The Truth About Ozempic

In recent months, we’ve seen an explosion of media coverage and social media content centered around a now-famous drug called Ozempic. Officially approved as a drug to treat type 2 diabetes, many people have used Ozempic off-label as a weight-loss medication. There’s so much information and even more misinformation swirling around the internet about the potential benefits and side-effects of these types of medications, along with plenty of judgment towards the people taking them. Let’s cut through the noise and get to the truth about these drugs. 

What is Ozempic?

In 2017, the FDA approved the use of Ozempic for use in adults with type 2 diabetes. Ozempic is a weekly injection that lowers blood sugar by helping the pancreas produce insulin. It can also cause weight-loss by suppressing appetite and slowing gastric emptying. Ozempic (semaglutide) is in a category of drugs called glucagon-like peptide 1 (GLP-1) agonists, which means they mimic the hormone GLP-1. Another medication approved for diabetes treatment is Mounjaro (tirzepatide), which mimics two hormones instead of just one: GLP-1 and glucose-dependent insulinotropic polypeptide (GIP). This makes it more effective than Ozempic, but it’s also more expensive. 

It’s important to note that as early as 2010, a medication called Victoza was the first GLP-1 to be approved for diabetes care. That means that we have over a decade of data that helps us understand and affirm the long-term safety of GLP-1 drugs

Wegovy (semaglutide) and Zepbound (tirzepatide) are the only drugs that are FDA-approved for weight-loss. However, there are other GLP-1 drugs that can be used, including Ozempic, since they have similar effects:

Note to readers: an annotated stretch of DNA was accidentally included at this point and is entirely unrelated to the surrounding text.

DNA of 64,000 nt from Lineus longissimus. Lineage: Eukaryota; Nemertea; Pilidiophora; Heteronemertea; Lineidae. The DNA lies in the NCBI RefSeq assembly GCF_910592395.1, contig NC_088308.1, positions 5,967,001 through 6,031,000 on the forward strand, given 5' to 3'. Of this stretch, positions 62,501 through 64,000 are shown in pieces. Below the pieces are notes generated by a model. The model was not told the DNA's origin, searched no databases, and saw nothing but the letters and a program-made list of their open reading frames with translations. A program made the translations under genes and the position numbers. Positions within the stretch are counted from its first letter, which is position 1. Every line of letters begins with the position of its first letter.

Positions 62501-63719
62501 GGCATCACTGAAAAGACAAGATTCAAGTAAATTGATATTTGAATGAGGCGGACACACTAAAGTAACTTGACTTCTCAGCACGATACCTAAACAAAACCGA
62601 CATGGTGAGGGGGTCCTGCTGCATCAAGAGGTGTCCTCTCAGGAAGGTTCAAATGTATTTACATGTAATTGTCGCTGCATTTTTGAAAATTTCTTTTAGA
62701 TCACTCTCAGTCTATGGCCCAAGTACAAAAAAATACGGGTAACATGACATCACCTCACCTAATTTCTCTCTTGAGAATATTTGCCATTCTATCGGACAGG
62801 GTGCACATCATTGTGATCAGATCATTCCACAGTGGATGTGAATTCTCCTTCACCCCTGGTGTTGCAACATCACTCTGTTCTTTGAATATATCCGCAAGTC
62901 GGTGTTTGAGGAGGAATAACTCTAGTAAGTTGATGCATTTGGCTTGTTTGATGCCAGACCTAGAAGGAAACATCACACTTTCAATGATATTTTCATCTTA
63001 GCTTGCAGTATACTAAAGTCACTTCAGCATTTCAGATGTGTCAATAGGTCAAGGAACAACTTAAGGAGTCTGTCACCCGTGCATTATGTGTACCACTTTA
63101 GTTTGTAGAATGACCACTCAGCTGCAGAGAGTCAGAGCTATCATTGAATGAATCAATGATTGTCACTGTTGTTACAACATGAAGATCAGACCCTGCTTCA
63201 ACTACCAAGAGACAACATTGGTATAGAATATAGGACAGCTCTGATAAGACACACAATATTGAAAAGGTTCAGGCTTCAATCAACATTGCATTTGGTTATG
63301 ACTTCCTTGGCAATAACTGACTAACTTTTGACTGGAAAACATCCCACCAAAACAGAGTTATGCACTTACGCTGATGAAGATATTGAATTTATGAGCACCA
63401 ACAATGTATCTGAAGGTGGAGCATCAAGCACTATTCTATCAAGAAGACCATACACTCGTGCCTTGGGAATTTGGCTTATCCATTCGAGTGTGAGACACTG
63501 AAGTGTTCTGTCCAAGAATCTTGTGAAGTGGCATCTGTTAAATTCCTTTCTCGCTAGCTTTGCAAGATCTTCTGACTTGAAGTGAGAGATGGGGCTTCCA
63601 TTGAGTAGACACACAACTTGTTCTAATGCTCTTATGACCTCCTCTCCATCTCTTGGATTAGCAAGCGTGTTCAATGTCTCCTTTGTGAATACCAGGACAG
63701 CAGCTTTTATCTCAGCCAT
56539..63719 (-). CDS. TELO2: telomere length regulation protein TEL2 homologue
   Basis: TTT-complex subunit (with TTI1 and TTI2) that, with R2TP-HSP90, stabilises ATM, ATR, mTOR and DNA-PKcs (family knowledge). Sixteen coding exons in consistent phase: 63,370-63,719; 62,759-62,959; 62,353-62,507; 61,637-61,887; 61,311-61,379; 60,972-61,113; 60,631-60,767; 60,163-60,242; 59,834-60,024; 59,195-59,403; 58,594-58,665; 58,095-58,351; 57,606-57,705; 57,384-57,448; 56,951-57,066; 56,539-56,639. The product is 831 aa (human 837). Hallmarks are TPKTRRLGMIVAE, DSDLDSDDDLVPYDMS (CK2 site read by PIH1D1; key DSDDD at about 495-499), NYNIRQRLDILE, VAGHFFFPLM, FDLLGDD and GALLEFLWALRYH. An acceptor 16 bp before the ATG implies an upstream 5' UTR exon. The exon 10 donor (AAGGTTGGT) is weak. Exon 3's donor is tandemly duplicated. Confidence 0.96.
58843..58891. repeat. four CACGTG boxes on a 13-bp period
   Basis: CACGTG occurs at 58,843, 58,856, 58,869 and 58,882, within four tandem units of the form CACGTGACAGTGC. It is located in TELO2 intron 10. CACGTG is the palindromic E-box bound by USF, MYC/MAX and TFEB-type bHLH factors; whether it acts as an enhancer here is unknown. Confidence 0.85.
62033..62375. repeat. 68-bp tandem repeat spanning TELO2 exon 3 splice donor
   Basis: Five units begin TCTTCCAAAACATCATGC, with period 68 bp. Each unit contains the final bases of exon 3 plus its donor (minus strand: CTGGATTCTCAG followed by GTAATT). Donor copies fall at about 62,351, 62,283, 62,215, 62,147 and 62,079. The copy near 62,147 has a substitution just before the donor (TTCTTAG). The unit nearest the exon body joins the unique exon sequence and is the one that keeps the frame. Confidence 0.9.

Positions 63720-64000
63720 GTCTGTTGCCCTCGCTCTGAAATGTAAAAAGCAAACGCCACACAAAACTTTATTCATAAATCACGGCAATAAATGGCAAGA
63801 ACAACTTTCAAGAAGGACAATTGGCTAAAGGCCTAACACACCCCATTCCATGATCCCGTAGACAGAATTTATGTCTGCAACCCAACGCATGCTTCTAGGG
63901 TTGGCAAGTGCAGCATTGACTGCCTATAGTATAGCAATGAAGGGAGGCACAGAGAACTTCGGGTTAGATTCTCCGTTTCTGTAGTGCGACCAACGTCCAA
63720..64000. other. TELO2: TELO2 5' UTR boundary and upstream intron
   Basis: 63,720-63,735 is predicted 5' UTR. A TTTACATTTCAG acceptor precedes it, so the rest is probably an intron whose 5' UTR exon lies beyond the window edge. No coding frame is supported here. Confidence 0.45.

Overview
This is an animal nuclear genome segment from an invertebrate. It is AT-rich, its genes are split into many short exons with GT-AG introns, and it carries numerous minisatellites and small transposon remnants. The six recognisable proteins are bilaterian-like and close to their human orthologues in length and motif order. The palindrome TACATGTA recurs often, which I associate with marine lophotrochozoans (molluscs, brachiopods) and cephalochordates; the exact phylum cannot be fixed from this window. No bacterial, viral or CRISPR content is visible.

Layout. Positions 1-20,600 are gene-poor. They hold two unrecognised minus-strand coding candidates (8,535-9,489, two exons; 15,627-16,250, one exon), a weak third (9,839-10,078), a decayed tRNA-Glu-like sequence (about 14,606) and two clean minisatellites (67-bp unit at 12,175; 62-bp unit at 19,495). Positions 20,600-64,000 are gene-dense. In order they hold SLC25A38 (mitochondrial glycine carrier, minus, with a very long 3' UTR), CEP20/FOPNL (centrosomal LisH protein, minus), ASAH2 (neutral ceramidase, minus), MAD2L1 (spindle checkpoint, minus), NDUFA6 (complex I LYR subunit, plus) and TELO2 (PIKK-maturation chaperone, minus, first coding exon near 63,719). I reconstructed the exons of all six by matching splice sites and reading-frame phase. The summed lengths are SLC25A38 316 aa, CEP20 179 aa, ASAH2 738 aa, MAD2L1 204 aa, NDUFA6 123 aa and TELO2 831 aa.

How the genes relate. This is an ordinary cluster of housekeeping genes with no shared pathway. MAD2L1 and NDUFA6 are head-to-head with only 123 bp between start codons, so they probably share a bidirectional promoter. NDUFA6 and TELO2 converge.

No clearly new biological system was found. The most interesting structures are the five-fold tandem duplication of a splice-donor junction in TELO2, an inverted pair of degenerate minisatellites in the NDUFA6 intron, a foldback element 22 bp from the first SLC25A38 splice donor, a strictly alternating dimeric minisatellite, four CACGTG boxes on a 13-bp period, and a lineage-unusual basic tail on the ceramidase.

Dulaglutide (Trulicity) 

Exenatide extended release (Bydureon Bcise) 

Exenatide (Byetta)

Liraglutide (Victoza, Saxenda)

Lixisenatide (Adlyxin)

Semaglutide (Rybelsus) 

Revolutionizing diabetes care

In all the hype surrounding Ozempic, one thing that often gets left out of the conversation is how incredible the medication is for patients with type 2 diabetes. For many years patients had to rely solely on metformin, sulfonylureas, insulin and diet changes to control their blood sugar. Checking blood sugar levels multiple times a day and making educated guesses about how much insulin they would need before any particular meal was the daily reality for millions of people in the U.S. It can be difficult to correctly dose insulin, so hypoglycemic episodes are common and can lead to trips to the emergency room. There are also patients that are afraid to take insulin due to fear of having these episodes and this is a challenge to achieve ideal blood sugar levels.